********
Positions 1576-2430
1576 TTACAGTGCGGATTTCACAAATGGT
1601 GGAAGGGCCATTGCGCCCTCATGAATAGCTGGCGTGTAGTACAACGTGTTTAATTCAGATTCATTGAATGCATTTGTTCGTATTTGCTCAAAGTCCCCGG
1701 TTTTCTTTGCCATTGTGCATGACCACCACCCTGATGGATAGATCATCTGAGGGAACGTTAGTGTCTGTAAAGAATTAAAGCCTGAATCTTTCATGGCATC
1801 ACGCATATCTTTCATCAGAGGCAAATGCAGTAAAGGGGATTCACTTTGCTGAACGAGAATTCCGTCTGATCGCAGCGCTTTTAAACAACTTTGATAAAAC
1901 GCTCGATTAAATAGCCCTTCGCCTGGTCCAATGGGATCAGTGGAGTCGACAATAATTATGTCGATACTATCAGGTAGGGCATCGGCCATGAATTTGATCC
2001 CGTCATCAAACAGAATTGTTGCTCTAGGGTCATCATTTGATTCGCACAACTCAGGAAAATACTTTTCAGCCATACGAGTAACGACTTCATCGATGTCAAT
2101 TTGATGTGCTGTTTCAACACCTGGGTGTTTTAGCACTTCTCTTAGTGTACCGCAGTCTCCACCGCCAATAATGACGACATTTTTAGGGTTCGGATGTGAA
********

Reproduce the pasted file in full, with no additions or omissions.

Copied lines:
Positions 1576-2430
1576 TTACAGTGCGGATTTCACAAATGGT
1601 GGAAGGGCCATTGCGCCCTCATGAATAGCTGGCGTGTAGTACAACGTGTTTAATTCAGATTCATTGAATGCATTTGTTCGTATTTGCTCAAAGTCCCCGG
1701 TTTTCTTTGCCATTGTGCATGACCACCACCCTGATGGATAGATCATCTGAGGGAACGTTAGTGTCTGTAAAGAATTAAAGCCTGAATCTTTCATGGCATC
1801 ACGCATATCTTTCATCAGAGGCAAATGCAGTAAAGGGGATTCACTTTGCTGAACGAGAATTCCGTCTGATCGCAGCGCTTTTAAACAACTTTGATAAAAC
1901 GCTCGATTAAATAGCCCTTCGCCTGGTCCAATGGGATCAGTGGAGTCGACAATAATTATGTCGATACTATCAGGTAGGGCATCGGCCATGAATTTGATCC
2001 CGTCATCAAACAGAATTGTTGCTCTAGGGTCATCATTTGATTCGCACAACTCAGGAAAATACTTTTCAGCCATACGAGTAACGACTTCATCGATGTCAAT
2101 TTGATGTGCTGTTTCAACACCTGGGTGTTTTAGCACTTCTCTTAGTGTACCGCAGTCTCCACCGCCAATAATGACGACATTTTTAGGGTTCGGATGTGAA